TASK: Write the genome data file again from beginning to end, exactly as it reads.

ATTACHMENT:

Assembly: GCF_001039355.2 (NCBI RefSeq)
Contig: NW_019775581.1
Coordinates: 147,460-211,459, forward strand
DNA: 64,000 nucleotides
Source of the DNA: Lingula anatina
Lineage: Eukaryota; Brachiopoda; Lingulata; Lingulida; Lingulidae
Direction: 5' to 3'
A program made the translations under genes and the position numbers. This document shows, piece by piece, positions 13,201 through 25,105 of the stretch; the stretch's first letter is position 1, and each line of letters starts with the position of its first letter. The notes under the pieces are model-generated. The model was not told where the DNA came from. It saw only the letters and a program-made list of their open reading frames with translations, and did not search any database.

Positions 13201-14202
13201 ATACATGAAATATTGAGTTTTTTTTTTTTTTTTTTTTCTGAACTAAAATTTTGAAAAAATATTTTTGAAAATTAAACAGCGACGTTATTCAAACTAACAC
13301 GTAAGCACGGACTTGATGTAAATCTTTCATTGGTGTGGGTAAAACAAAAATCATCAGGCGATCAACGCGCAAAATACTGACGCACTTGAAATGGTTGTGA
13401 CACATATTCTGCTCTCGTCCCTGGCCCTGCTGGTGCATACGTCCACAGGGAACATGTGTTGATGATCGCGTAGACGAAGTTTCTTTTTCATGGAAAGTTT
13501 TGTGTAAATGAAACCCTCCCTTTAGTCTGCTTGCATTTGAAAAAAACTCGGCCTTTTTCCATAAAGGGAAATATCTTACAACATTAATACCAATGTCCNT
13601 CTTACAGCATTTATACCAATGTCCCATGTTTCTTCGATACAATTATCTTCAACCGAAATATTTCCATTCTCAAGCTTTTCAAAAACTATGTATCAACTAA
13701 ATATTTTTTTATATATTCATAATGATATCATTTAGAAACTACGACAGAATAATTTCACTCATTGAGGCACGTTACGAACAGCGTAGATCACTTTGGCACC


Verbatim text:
Assembly: GCF_001039355.2 (NCBI RefSeq)
Contig: NW_019775581.1
Coordinates: 147,460-211,459, forward strand
DNA: 64,000 nucleotides
Source of the DNA: Lingula anatina
Lineage: Eukaryota; Brachiopoda; Lingulata; Lingulida; Lingulidae
Direction: 5' to 3'
A program made the translations under genes and the position numbers. This document shows, piece by piece, positions 13,201 through 25,105 of the stretch; the stretch's first letter is position 1, and each line of letters starts with the position of its first letter. The notes under the pieces are model-generated. The model was not told where the DNA came from. It saw only the letters and a program-made list of their open reading frames with translations, and did not search any database.

Positions 13201-14202
13201 ATACATGAAATATTGAGTTTTTTTTTTTTTTTTTTTTCTGAACTAAAATTTTGAAAAAATATTTTTGAAAATTAAACAGCGACGTTATTCAAACTAACAC
13301 GTAAGCACGGACTTGATGTAAATCTTTCATTGGTGTGGGTAAAACAAAAATCATCAGGCGATCAACGCGCAAAATACTGACGCACTTGAAATGGTTGTGA
13401 CACATATTCTGCTCTCGTCCCTGGCCCTGCTGGTGCATACGTCCACAGGGAACATGTGTTGATGATCGCGTAGACGAAGTTTCTTTTTCATGGAAAGTTT
13501 TGTGTAAATGAAACCCTCCCTTTAGTCTGCTTGCATTTGAAAAAAACTCGGCCTTTTTCCATAAAGGGAAATATCTTACAACATTAATACCAATGTCCNT
13601 CTTACAGCATTTATACCAATGTCCCATGTTTCTTCGATACAATTATCTTCAACCGAAATATTTCCATTCTCAAGCTTTTCAAAAACTATGTATCAACTAA
13701 ATATTTTTTTATATATTCATAATGATATCATTTAGAAACTACGACAGAATAATTTCACTCATTGAGGCACGTTACGAACAGCGTAGATCACTTTGGCACC